Most parents find great happiness in raising their children. For the first six years after the arrival of your first child, increased expectations and obligations connected with the parent’s position may cause lower sleep quality and quantity.
Having a baby means you won’t get much sleep. We are proud of our ability to function on a minimal amount of sleep. We view sleep as unproductive downtime. You should notice the importance of sleep to our health.
The medical disorder known as sleep apnea causes moms to have trouble breathing while they sleep. Sleep apnea is characterised by several interruptions in breathing during sleep.
Depending on how severe one’s sleep apnea is, these cycles may prevent the body from receiving adequate oxygen, resulting in daytime weariness and other indications of insufficient sleep.
Obstructive sleep apnea results when the upper airway becomes partially or entirely blocked off during sleep. The most frequent form is obstructive sleep apnea (OSA).
Sleep Apnea As a Mum
Some women start experiencing sleep apnea right from pregnancy. Your OSA symptoms may go away after giving birth, but this isn’t the case for everyone. It’s not unusual for these women to have had a preexisting case of OSA.
Having children has the effect of further reducing our already meagre sleep time. Babies, especially newborns, need frequent nighttime feedings and reassurance. We attempt to splice it together and “sleep when the baby sleeps,” but it never seems enough.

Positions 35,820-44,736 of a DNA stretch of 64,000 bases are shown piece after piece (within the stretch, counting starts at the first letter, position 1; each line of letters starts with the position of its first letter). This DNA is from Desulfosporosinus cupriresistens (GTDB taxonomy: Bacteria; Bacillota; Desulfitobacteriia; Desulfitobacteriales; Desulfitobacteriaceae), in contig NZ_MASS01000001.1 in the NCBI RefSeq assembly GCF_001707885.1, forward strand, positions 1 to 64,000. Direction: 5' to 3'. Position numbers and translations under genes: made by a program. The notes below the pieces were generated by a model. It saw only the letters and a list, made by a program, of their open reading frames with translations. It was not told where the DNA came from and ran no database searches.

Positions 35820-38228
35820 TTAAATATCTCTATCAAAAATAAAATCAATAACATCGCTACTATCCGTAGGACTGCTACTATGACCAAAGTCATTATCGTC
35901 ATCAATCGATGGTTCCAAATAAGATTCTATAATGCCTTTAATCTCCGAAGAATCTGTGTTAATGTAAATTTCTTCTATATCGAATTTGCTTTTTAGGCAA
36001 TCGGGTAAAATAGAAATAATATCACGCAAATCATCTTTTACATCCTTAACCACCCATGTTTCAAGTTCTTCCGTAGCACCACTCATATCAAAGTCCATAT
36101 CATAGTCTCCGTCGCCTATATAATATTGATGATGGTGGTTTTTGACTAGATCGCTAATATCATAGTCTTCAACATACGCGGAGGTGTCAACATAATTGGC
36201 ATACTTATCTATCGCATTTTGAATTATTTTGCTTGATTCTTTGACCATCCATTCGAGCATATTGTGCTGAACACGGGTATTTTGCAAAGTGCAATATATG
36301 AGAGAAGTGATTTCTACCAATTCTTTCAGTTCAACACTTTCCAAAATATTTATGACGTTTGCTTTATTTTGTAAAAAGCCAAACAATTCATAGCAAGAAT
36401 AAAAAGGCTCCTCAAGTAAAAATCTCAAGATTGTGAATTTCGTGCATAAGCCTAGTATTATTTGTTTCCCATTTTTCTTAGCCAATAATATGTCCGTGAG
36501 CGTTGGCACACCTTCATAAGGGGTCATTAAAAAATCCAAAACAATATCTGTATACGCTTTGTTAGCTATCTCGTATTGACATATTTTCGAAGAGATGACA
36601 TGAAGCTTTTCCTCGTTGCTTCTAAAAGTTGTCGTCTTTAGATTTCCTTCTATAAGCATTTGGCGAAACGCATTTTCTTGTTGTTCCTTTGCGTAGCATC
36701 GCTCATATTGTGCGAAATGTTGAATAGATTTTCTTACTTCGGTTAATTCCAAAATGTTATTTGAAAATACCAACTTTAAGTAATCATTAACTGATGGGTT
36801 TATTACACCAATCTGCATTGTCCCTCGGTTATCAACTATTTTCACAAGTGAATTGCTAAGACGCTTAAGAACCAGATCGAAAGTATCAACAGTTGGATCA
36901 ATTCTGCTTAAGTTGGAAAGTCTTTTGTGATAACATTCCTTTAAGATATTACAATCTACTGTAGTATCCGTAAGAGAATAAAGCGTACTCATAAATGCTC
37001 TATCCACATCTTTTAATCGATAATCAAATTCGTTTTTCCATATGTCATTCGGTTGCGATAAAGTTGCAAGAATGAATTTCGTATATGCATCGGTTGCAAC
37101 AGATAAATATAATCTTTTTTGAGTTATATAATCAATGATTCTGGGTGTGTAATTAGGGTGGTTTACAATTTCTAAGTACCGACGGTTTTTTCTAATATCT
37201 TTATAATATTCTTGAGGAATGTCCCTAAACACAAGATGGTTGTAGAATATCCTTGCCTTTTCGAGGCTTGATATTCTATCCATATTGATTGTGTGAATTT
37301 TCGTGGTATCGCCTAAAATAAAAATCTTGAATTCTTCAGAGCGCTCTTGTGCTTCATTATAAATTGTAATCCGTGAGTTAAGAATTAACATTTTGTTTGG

When you have OSA, your heart rate, breathing, and blood oxygen levels all suffer. OSA is linked to several health problems, including diabetes, asthma, depression, stroke, immune suppression, coronary illness and hypertension
First-time parents can gauge how well they sleep by comparing their sleep in their final month of pregnancy to the first month after giving birth. (around 20 days of life).
Moms missed an average of forty-one minutes of sleep every night, whereas fathers lost only eighteen minutes.
In contrast, mothers had an increase of 30 minutes daily in their daytime napping, while fathers saw no variation.
In this study, fathers get less sleep than mothers during pregnancy and the weeks following delivery. Moms continued to have it worse, with more nighttime waking and fragmented sleep than dads (and mothers probably need additional rest, especially with postpartum recovery and lactation needs).
Regardless of whether they were the primary caregiver, mothers and fathers reported feeling exhausted during the day.
3 Negative Effects of Lack of Sleep for New Mothers
1. Mood Swings
New parents indicate that OSA is linked to increased negative emotions and aggression. Chronically sick moms are seven times more likely to develop mild depression than their well-rested peers.
Babies with sleep issues are likelier to have a mother who suffers from postpartum depression. When parents were advised on how to get their infant to sleep better and the mum started OSA treatment, the mother’s mood also improved.
2. Mental Capability
Lack of enough sleep impairs various mental functions, including alertness and response time, while carrying out crucial tasks. Parents require exceptional working memory since they constantly switch between multiple responsibilities.